Nationalism is back as a dominating force in world politics (think Trump, Brexit, Putin). Politics is also more global than ever before (think migration, the economy, digital communication). The situation creates paradoxes for students of democracy. Why do people in a world that is more global than ever turn to national politics to secure their democracy, sometimes with the result that politics becomes more authoritarian and less democratic in the long run? And why are other people, who also claim to defend democracy, prepared to transfer decision-making power to the relatively “undemocratic” international political level where “might trumps rights” and “West is the best” in many cases? This project explains these paradoxes and highlights new opportunities for democrats to achieve their goals by clarifying how democracy and global politics are intertwined and influence decisions at all levels. The knowledge is available in unpublished form or is spread between different publications and research programs in which I have participated for about ten years. To avail the knowledge for academic debate and political improvements, however, an extensive work of synthetization and book publication is needed. The specific purpose of this project is to provide just that, by developing, applying, and testing a theory of how global and international politics develop as a consequence of how democratic it is based on a fundamentally reconstructed concept of democracy. The issues explained in the planned monograph include war and peace, foreign policy strategies, migration among countries, economic resource allocation, politics of artificial intelligence, and the effectiveness of international institutions to protect the environment and human rights.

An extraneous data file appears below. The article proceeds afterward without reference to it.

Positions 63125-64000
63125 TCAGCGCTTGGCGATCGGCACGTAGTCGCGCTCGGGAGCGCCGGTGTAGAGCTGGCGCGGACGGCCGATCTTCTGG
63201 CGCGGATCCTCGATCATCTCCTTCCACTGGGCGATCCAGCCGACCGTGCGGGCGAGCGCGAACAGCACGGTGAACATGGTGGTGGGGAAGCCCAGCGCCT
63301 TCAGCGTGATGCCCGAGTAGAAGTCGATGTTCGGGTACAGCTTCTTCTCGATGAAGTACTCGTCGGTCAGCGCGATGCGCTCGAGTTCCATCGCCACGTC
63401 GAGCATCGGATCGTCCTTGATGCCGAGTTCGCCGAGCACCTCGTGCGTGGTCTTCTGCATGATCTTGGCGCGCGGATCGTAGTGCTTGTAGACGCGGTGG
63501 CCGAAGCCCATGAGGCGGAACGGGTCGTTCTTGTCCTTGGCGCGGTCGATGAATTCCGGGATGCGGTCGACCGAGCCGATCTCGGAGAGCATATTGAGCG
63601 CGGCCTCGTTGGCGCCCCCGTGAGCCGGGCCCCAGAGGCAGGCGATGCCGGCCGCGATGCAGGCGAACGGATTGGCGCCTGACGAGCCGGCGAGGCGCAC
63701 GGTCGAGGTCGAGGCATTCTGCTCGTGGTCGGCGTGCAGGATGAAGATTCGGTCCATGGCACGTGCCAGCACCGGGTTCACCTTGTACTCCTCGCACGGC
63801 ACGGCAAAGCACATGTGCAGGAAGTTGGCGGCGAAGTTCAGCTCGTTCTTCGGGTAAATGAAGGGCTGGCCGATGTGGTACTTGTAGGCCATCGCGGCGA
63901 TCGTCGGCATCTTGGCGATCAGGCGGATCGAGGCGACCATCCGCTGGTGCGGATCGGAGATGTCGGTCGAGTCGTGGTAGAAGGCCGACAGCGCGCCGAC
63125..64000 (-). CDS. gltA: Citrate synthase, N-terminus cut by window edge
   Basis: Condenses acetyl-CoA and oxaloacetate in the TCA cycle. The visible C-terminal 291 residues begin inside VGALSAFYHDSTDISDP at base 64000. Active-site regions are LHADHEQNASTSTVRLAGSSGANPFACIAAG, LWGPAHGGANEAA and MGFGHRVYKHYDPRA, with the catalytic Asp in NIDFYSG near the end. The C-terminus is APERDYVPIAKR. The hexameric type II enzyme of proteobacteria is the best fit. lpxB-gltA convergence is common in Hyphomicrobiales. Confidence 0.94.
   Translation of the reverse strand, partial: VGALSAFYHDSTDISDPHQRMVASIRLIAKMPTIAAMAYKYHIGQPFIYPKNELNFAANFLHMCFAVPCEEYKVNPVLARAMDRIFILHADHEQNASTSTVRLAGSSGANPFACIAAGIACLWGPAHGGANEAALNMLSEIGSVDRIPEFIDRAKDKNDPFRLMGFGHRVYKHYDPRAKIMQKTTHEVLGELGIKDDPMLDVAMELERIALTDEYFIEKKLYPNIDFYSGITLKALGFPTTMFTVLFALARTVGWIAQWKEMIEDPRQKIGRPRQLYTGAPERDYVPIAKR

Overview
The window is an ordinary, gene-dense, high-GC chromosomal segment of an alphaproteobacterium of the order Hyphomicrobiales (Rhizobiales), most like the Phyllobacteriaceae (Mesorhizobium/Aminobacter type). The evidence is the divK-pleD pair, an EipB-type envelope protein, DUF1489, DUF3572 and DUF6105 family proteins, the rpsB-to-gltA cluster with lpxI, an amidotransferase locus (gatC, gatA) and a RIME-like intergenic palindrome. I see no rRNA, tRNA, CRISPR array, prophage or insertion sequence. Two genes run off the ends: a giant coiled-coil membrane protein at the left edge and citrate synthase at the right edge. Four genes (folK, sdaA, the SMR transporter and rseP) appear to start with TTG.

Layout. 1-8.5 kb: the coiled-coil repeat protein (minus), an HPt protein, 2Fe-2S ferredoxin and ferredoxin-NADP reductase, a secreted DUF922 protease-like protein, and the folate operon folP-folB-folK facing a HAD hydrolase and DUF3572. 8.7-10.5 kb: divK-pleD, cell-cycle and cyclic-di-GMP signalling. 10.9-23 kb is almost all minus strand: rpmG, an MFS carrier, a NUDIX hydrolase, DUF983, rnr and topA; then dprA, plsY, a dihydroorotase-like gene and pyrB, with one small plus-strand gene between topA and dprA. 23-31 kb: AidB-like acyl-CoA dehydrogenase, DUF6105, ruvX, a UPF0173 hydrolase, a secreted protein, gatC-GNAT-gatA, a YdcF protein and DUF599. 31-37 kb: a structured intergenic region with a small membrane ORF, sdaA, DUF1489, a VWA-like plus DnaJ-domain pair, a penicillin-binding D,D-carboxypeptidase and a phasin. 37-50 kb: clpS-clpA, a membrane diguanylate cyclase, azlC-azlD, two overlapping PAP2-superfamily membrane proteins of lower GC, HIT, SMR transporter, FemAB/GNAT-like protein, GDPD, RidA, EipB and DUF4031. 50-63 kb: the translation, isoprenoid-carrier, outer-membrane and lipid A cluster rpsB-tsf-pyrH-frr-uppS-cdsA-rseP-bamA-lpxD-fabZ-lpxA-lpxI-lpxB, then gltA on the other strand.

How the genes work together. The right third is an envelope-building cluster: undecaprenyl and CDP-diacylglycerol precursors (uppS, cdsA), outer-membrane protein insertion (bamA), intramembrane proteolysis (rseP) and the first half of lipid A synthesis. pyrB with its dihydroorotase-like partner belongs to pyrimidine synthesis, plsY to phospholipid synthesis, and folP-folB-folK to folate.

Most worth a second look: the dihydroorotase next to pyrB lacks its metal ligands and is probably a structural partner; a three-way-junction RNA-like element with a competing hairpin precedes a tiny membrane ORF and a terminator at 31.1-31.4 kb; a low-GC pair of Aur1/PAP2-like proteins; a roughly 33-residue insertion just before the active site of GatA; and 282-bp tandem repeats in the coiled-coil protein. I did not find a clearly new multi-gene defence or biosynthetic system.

Legitimacy in Global Governance

Today’s more global world requires substantial global governance. Consider climate change, Internet communications, epidemics, financial markets, cultural heritage, military security, trade flows, and human rights. All indicate the significant global quality of key contemporary societal problems.